Parents & relationships with trusted adults are critical for positive youth development. Scroll down for ideas and a Q&A.
The Importance of Adult Relationships
1. Parents/guardians are the most important influence on youth development...even though teens may act as though they only listen to their peers!
2. In addition to parents/guardians, all kids need a couple of trusted adults in their lives. These are people who kids can open up to; people who will notice when kids are struggling; people who will help them grow and thrive; people who will love them. Trusted adults may be family members, coaches, teachers, or other mentors.
3. If a child doesn't have a couple of trusted adults in their life, seek out clubs, scouting programs, after-school opportunities, Norwalk Mentor Program, Police Activities League (PAL), faith-based youth groups or other places where they can create those relationships.
The Positive Youth Development Framework focuses on how a youth feels about him- or herself. Youth who are disconnected or struggling are more likely to participate in risky behaviors.
Teens thrive when they are able to Contribute, feel Competent, be Connected, be Confident, demonstrate Character & show Caring. More info here.
What do I need to know about youth & substance use?
The human brain is still developing until around age 25. Alcohol or other drugs can cause IQ loss & other damage to the developing brain.
For every year that a youth delays having their first drink or drug, they reduce their chance of developing an addiction by 14%.
Most Norwalk teens do not drink alcohol or use other drugs. However, underage drinking is higher in Norwalk compared to the state average.
Kids who are struggling with depression & anxiety are more likely to drink and use other drugs. See our Mental Health page.
If someone under age 21 drinks alcohol on your property, even without your knowledge, you are legally responsible. Learn about CT's Social Host Law on our Alcohol page.
Today's marijuana is cultivated to be extremely strong. Kids often vape it from concentrates (dabs) which are virtually pure THC and very harmful to the teen brain. If your ideas about marijuana are based on the 1990s, educate yourself! See our Marijuana page.
Vaping is not less dangerous than cigarettes, and a lot of teens are addicted to it. Big Tobacco is using our kids as a new market, since people have mostly stopped smoking cigarettes. Educate yourself on our Vaping page.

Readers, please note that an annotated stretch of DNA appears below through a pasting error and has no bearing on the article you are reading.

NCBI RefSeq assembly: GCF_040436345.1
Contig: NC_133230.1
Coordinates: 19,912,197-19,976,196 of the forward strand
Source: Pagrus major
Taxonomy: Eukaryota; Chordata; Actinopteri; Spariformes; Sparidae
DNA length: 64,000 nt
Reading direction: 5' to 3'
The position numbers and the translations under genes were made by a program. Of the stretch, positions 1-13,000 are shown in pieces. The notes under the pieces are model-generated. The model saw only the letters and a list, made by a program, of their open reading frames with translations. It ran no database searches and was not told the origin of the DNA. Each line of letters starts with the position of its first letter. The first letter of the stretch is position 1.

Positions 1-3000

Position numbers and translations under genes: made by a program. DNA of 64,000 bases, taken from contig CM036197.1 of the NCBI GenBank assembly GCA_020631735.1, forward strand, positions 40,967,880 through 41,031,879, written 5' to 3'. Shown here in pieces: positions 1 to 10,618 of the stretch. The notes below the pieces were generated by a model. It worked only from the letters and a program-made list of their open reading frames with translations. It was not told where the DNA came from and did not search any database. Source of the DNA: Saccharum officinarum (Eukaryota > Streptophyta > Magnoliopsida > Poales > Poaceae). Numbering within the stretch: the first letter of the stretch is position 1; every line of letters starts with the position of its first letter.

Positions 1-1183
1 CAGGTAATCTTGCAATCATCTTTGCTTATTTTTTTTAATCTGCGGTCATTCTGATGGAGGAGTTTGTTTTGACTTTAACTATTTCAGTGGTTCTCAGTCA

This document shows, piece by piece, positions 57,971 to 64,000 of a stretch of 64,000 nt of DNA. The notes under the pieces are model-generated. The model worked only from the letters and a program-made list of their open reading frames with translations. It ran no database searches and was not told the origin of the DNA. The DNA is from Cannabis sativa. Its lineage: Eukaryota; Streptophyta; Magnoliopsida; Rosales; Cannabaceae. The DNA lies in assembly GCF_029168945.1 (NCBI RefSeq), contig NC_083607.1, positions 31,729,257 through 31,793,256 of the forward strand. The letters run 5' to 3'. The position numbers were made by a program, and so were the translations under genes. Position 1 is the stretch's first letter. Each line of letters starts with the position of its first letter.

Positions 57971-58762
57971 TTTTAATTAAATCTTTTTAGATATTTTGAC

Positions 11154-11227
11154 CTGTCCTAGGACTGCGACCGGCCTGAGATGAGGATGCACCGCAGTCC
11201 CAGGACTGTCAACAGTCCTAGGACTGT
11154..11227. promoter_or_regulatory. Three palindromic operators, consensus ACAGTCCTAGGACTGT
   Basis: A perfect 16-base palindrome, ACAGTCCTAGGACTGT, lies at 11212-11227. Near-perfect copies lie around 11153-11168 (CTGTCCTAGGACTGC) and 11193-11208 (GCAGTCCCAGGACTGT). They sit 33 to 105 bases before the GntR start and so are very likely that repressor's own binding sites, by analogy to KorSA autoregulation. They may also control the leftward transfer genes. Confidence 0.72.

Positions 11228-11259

Counterfeit drugs that look like ADHD meds, Oxycontin, Xanax or other prescription drugs are a growing problem in CT. In summer 2020 a CT teen died after taking a friend's Xanax which turned out to contain fentanyl. Make sure your family knows: NEVER use any drug that was not prescribed to you personally by a doctor and purchased from a pharmacy. Learn more.
When & how do I talk to my kids about drugs?
It's never too early to start talking to your kids about healthy and unhealthy behaviors and the fact that some products are dangerous for your health. The littlest children need to know they can't go into the medicine cabinet or the liquor cabinet and that they shouldn't finish an adult's drink or take someone's pills!
Most kids are exposed to alcohol or other drugs by middle school. In CT, 12% of students surveyed in 2019 had their first drink of alcohol (more than a few sips) before age 13 and 4% tried marijuana before age 13.
Remember that your kids are watching you! They see what you're drinking and using, and they hear you if you say thing like, "I really need a drink" or "time to really get this party started." Try "I need to take a walk to relax" or "let's turn the music on!"
Family dinners, car rides, and times when you're waiting in line are great opportunities for these conversations. Try putting everyone's phone in a basket during meals to encourage conversation!